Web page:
It should be noted, however, that many ethnic Arabs join the IDF only because they receive privileges by law after at least 24 months of military service, which include a substantial discount on building plots in Bedouin towns and the granting of priority in the sale of plots in tenders. The discounts on land can in many cases reach up to 90% of land prices in northern Israel and about 50% of land prices in the south. Discounts also include a free preparatory course for university entrance, payment of a portion of tuition fees, almost full funding for the completion of certain professions, and assistance in finding a job after service.

Officials from the IDF’s minority unit told Israeli media, “Our goal is to get as many Israeli Arabs as possible to serve in the army. Currently we are a few hundred, and we want to double that number in the coming years. We are doing everything we can to integrate minorities into the army in order to maintain the demographic. Also, working in the army is a great opportunity to build relationships between the Muslim community and the state.”

The Israeli military believes that the significant increase in the number of Muslim recruits (especially in the Bedouin population) is due to a large-scale recruitment campaign and targeted messages. In early 2021, 4,000 letters of invitation were sent to Arab youth; by September of that year, the number had risen to 10,000.

About 75% of Bedouin IDF soldiers are from the north, where it is traditionally easier to recruit new members. In the south, tensions between the authorities and the government, crime, and the increasing political power of radical Islamists are causing the Israeli army’s standing to drop significantly. The IDF is eager to change this situation as quickly as possible. Officials believe that through continuous recruitment campaigns, they can recruit hundreds of soldiers from the southern Bedouin communities and thus strengthen these communities’ relationship with the State of Israel.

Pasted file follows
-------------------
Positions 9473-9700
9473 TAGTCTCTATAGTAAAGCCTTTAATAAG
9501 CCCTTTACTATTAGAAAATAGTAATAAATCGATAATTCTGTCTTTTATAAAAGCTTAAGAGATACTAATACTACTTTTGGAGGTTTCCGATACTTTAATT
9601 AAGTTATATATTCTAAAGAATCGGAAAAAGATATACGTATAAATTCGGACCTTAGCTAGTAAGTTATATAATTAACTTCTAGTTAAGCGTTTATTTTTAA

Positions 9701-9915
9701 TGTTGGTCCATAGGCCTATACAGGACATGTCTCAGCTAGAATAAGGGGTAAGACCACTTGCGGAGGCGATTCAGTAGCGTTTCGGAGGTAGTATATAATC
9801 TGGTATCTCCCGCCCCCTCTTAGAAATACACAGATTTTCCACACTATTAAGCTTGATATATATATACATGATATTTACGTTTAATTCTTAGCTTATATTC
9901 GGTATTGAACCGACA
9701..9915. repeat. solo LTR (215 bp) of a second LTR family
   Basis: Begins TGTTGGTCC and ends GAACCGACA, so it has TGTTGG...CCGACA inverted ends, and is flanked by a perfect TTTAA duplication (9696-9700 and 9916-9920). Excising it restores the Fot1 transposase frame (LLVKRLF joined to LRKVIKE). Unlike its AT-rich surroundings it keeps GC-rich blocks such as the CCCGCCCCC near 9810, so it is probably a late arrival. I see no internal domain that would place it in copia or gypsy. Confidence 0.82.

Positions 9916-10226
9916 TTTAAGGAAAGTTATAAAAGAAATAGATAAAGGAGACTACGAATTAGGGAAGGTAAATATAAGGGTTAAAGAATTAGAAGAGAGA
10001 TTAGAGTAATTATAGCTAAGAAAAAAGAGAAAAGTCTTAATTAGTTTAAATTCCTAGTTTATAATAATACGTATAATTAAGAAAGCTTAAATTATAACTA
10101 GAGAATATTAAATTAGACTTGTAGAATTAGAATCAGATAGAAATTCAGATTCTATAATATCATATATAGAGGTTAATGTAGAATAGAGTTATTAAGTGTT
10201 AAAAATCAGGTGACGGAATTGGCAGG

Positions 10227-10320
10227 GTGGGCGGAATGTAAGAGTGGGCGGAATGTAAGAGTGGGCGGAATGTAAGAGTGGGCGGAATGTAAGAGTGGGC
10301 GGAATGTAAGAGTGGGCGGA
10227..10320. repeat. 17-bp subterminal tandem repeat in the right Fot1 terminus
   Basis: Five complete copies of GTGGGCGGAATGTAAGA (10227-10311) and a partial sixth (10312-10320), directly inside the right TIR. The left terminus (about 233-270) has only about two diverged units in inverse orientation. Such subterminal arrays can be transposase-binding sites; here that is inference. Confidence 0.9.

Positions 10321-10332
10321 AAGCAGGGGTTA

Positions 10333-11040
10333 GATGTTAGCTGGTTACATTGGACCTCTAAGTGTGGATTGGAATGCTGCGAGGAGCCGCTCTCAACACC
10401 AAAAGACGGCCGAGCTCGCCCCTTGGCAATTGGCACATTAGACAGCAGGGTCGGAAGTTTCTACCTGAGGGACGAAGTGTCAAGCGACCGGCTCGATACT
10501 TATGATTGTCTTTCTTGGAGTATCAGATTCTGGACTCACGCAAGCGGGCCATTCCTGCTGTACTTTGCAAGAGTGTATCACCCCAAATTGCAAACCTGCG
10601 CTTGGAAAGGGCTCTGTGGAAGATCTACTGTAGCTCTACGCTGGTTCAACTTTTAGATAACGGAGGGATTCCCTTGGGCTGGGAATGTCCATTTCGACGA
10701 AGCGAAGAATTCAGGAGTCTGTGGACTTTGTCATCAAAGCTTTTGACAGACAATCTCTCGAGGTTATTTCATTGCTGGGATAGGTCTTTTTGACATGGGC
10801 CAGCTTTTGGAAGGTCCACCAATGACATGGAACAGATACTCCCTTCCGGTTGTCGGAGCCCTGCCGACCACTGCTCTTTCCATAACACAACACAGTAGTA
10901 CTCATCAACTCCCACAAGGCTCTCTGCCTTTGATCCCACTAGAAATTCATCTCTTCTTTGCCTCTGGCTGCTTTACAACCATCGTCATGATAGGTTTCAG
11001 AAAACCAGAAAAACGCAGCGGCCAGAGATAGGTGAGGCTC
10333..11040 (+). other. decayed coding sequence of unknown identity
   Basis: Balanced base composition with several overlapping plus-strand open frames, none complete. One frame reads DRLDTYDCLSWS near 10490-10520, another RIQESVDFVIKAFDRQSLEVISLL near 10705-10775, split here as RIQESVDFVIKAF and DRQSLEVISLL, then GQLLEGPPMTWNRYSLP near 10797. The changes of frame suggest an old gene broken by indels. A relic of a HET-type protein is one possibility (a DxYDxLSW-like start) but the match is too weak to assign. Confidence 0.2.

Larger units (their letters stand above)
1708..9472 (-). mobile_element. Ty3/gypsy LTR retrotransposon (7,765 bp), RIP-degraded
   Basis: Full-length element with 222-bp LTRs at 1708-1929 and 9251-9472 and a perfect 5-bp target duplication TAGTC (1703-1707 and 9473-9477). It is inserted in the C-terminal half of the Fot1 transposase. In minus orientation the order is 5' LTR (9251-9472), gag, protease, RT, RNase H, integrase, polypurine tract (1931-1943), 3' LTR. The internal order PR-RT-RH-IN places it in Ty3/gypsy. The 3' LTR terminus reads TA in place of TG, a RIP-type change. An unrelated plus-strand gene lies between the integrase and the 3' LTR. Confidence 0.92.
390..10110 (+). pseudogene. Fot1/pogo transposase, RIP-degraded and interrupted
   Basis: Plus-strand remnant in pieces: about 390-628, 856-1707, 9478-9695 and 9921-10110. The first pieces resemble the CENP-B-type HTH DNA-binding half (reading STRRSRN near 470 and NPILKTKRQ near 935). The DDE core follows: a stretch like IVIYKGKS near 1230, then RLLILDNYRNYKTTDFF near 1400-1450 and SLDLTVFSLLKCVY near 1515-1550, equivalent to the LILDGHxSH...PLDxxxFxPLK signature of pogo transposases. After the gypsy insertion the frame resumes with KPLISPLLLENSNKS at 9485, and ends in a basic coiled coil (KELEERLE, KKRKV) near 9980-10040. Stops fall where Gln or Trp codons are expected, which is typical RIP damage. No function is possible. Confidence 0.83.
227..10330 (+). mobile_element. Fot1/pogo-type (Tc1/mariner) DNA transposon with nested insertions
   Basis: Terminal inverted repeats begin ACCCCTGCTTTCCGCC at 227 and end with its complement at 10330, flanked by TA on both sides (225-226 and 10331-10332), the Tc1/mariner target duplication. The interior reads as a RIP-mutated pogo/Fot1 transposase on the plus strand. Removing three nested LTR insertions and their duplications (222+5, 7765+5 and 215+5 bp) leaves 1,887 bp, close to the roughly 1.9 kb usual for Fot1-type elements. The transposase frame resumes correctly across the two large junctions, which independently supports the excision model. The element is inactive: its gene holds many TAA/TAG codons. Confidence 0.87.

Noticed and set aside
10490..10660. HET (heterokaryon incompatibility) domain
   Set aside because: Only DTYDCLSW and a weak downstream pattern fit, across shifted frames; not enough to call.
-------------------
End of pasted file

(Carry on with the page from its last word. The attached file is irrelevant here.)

This year, on May 5, 2022, President Isaac Herzog hosted Independence Day celebrations at his official residence. At the ceremony, 120 IDF soldiers and officers from various army units were honoured with awards for outstanding service. Among those honoured were a number of Israeli Arab officers. One of them, Officer Anas al-Safidi, expressed the following after the ceremony: “I grew up with the values of Islam, and these values taught me that loyalty to the homeland is sacred and a duty. That is why I carry my weapon, to defend Israel.”

A senior IDF official said that young Israeli Arabs are now much more aware of what the IDF is and what it can offer them in terms of career opportunities within the army or life after the army. According to him, people want to join the army to improve their living conditions, but at the same time they also want to contribute to and strengthen the security of their homeland, Israel.